October 28, 2008
Record Review: Eye
1990 | Twin/Tone
I don’t really know if Robyn Hitchcock is an undiscovered treasure, of if I’ve been living under a rock for decades. Surely, chances are the average listener is at least peripherally familiar with a fraction of his catalog – countless bands have taken a pass at “I Wanna Destroy You,” the one truly sterling moment Hitchcock’s first band, The Soft Boys, produced. Their lone album, Underwater Moonlight, hinted at Hitchcock’s promise as a songwriter, but never quite coagulated. No, it’s the later, less celebrated stuff that really knocks it out of the park.
Though Hitchcock has spent most of the past several decades working with various, quasi-celebrity backing musicians, including Jon Brion, Peter Buck and Gillian Welch, he has also taken the occasional solo foray, recording entirely solo acoustic. Eye, released in 1990, between a series of albums by the Egyptians (as in Robyn Hitchcock and the…) falls into the latter category. Entirely based around his warm, reverb-washed acoustic guitar and the occasional piano, Hitchcock uses the studio as a jumping-off point – at many points through Eye’s track listing, it’s easy to forget that this is just one guy singing and playing.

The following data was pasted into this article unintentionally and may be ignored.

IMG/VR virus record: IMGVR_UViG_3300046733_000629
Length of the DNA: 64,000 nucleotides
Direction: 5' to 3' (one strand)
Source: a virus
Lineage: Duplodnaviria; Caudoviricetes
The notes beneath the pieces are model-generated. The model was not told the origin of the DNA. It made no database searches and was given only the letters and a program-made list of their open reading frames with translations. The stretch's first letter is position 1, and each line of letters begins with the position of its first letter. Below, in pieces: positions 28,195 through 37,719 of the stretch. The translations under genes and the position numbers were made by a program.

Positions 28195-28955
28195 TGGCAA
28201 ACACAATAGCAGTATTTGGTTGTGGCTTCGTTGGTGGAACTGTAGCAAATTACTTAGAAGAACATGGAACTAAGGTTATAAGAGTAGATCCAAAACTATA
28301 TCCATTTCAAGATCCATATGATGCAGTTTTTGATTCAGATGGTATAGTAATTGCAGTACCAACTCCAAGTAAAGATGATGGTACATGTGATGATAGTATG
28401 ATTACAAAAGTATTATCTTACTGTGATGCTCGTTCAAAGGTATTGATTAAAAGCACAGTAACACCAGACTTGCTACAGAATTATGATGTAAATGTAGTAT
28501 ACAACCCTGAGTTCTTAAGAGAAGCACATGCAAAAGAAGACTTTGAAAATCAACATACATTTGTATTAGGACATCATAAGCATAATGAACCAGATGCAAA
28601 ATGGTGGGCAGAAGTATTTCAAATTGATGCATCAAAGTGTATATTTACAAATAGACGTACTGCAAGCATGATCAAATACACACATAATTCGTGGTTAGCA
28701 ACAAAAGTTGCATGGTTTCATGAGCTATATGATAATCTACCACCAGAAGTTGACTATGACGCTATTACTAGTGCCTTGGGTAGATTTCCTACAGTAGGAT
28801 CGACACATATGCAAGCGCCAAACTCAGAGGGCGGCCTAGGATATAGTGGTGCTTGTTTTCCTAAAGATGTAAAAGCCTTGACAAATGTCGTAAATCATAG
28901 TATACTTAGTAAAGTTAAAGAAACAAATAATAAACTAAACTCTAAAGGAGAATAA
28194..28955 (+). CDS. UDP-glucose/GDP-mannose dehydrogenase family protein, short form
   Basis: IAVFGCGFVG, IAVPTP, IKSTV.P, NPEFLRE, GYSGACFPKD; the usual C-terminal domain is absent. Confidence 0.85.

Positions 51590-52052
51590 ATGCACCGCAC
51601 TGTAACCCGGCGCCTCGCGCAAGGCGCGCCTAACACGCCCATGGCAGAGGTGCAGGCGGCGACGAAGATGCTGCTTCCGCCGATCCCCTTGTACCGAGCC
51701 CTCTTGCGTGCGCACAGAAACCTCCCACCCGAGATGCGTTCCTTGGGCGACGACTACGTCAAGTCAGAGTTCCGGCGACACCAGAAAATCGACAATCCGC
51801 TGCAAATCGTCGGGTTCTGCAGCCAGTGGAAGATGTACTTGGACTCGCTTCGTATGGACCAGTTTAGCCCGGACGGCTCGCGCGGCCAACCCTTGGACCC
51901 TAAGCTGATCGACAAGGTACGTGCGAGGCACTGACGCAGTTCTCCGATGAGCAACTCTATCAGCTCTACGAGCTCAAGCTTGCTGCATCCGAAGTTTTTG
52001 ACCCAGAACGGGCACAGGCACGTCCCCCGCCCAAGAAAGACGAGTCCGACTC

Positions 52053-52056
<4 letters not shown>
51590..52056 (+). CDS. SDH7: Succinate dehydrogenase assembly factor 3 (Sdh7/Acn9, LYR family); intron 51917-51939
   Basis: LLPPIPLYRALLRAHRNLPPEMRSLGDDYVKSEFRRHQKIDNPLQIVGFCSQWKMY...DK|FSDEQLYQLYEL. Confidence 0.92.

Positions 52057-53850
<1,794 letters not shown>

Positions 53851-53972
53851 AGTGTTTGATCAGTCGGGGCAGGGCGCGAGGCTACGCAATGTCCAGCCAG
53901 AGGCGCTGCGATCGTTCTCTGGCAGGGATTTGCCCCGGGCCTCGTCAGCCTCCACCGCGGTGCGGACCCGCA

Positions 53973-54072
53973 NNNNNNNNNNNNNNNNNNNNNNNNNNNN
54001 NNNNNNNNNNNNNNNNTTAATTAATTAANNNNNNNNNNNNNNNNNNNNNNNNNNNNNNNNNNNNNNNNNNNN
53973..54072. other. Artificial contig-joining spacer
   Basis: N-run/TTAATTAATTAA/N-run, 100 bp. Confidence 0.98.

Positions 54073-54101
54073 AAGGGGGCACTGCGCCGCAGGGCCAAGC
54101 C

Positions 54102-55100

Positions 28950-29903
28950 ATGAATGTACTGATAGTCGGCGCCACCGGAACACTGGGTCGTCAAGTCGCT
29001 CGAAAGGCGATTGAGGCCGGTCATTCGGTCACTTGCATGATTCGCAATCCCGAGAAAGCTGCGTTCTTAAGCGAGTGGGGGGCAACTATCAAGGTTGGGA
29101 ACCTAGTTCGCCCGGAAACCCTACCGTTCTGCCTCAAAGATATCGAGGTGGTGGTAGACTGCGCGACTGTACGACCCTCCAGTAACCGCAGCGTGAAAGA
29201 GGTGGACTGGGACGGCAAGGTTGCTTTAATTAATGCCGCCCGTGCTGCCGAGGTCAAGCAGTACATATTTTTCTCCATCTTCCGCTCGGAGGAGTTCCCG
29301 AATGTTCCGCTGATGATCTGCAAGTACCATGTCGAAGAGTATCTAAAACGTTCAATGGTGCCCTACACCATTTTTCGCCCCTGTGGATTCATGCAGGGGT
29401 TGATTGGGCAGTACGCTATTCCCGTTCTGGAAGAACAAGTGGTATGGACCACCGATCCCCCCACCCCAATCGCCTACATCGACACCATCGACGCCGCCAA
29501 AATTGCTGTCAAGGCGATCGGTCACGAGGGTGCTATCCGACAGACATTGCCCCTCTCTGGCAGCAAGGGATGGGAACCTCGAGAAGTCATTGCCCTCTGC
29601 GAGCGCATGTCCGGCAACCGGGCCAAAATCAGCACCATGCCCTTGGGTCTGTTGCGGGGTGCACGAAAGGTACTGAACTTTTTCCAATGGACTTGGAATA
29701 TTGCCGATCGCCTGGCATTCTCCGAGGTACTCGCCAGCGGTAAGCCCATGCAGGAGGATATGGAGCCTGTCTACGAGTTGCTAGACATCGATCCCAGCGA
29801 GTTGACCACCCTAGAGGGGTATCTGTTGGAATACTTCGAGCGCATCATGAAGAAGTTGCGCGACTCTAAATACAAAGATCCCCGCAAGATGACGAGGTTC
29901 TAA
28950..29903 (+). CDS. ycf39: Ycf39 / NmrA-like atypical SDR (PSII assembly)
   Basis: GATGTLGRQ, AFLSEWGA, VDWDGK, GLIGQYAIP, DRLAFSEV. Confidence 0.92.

Opener “Cynthia Mask” plays like chamber folk, making one wonder what Syd Barrett might have sounded like as a fortysomething, had he kept his act together. “Certainly Clickot” and “Clean Steve” recall third album-era Velvet Underground, all manic piano, idiosyncratic guitars and layered, contrasting vocals. “Queen Elvis” and “Executioner” go a more traditional, sad sack folk guy feel, not unlike goopy stuff I don’t really like (Ryan Adams’ Love is Hell is a good example of when dour folk songs are done well), but Hitchcock’s sense of humor shines through, making even the most bitter, lovesick ballad crack with wit. “I know how Judas felt, but he got paid / I’m doing this for free, just like Live Aid,” goes the coda on “Executioner,” all pathos, but with a clever grin buried underneath.
Eye may not be the best of Hitchcock’s albums (though I challenge anyone to come up with a stronger set), but it’s the one that most often finds its way onto my stereo. An excellent companion piece to similar albums Luxor and I Often Dream of Trains, Robyn Hitchcock’s Eye is definitely recommended.
by Brook Pridemore